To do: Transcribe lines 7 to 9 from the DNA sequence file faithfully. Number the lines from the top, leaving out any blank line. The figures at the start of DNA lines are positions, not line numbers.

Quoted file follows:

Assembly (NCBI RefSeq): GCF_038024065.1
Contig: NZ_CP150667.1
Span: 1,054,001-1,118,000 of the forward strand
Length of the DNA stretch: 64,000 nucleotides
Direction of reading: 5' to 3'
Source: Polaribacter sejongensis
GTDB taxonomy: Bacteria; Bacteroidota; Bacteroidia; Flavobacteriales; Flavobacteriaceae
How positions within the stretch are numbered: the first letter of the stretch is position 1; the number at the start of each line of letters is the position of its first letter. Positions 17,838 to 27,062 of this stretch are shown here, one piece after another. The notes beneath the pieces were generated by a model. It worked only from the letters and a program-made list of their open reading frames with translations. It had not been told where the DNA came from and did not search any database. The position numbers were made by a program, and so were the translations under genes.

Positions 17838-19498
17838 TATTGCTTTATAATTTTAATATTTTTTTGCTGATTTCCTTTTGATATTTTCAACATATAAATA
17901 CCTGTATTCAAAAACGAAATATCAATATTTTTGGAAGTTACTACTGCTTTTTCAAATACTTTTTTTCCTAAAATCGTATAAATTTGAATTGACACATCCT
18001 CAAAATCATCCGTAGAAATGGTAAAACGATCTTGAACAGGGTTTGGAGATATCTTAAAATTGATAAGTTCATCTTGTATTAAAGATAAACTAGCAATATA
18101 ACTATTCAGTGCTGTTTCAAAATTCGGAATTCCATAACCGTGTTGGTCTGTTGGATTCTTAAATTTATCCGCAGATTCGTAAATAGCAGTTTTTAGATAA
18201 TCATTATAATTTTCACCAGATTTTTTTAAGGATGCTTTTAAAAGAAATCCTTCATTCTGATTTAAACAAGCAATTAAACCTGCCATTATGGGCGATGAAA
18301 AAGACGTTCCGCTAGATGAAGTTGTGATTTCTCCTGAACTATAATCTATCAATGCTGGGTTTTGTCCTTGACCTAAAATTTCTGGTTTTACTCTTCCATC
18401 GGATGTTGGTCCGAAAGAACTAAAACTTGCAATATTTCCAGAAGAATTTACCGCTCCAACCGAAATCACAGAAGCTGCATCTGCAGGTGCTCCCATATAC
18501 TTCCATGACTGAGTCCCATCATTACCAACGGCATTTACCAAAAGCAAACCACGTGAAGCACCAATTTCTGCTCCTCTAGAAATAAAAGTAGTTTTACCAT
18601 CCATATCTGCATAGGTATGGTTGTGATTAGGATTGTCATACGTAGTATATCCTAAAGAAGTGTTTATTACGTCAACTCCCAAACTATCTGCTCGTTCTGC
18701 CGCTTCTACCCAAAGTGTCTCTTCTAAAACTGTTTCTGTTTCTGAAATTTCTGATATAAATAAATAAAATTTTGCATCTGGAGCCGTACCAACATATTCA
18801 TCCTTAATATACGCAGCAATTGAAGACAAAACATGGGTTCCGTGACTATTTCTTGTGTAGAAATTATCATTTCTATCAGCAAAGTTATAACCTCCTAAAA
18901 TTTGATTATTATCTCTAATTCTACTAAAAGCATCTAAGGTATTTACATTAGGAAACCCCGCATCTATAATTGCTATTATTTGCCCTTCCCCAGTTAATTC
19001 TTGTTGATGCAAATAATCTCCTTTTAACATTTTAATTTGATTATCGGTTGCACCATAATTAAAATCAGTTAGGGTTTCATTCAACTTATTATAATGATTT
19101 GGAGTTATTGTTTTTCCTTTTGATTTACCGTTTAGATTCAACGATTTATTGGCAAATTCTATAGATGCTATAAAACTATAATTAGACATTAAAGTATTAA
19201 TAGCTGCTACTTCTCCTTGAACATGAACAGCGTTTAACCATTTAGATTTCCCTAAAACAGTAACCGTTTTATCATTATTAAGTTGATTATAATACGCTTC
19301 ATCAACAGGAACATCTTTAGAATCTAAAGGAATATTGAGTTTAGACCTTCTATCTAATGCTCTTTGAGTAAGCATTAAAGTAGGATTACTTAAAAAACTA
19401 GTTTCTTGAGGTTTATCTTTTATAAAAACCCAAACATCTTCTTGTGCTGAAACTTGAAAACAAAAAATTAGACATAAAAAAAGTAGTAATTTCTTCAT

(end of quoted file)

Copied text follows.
GTDB taxonomy: Bacteria; Bacteroidota; Bacteroidia; Flavobacteriales; Flavobacteriaceae
How positions within the stretch are numbered: the first letter of the stretch is position 1; the number at the start of each line of letters is the position of its first letter. Positions 17,838 to 27,062 of this stretch are shown here, one piece after another. The notes beneath the pieces were generated by a model. It worked only from the letters and a program-made list of their open reading frames with translations. It had not been told where the DNA came from and did not search any database. The position numbers were made by a program, and so were the translations under genes.

Positions 17838-19498